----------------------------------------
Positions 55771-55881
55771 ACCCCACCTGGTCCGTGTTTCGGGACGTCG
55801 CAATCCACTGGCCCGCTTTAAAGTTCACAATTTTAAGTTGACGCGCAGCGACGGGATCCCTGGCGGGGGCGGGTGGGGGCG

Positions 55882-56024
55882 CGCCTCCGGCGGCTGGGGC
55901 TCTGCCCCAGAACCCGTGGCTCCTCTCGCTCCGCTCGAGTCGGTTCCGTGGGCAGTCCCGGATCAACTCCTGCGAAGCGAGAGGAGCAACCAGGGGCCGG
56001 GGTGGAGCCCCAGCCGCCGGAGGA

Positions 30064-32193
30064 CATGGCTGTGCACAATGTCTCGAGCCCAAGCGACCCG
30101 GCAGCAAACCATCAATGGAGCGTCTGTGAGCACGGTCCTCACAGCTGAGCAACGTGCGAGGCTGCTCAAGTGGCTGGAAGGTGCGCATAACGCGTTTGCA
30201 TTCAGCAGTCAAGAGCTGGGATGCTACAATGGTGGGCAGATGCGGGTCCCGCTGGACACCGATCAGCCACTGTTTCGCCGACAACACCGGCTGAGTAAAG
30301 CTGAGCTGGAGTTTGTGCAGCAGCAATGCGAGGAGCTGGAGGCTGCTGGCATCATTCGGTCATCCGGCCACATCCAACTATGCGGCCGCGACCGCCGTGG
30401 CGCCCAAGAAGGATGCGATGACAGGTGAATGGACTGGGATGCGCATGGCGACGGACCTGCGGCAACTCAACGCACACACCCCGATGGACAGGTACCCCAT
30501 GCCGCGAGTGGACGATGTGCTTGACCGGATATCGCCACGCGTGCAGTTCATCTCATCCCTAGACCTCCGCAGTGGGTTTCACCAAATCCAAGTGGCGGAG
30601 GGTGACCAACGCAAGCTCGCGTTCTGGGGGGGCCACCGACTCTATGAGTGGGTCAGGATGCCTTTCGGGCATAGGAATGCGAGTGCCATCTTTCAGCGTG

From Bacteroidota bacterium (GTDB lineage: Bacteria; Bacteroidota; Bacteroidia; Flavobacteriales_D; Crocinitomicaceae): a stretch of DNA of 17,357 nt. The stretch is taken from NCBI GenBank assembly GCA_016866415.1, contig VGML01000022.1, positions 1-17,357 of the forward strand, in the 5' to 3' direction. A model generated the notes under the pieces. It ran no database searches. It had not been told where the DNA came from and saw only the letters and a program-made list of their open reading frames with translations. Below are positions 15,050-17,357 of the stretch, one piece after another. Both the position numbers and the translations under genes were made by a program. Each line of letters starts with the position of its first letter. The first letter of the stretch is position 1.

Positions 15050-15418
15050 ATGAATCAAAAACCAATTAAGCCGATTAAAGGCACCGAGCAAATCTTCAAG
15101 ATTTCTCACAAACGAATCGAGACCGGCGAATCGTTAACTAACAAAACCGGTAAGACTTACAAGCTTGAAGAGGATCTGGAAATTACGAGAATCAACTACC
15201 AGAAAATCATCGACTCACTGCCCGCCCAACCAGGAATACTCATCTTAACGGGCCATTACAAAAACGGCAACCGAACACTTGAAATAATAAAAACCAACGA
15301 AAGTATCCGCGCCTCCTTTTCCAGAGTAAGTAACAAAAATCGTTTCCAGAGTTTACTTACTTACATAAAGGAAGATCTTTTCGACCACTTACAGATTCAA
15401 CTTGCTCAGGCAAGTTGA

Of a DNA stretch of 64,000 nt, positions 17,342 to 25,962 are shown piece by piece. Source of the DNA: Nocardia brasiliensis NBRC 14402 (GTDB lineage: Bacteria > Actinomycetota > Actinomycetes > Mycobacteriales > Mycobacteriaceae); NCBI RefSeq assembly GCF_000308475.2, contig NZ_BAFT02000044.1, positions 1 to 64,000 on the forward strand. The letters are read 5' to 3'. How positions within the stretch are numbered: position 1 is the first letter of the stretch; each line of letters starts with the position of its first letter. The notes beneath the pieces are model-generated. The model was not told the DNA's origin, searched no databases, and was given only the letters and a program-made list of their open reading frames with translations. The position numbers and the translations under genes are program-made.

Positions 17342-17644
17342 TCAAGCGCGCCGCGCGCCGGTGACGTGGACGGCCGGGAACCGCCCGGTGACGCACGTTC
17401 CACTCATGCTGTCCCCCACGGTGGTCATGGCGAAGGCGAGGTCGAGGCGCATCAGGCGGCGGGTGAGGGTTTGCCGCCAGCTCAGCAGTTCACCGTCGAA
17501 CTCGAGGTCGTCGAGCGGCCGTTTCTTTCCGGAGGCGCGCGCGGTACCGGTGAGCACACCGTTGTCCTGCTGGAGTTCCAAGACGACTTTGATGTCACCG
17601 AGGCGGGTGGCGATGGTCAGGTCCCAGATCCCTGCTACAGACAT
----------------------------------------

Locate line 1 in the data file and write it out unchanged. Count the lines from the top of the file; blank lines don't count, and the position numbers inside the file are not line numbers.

Positions 55771-55881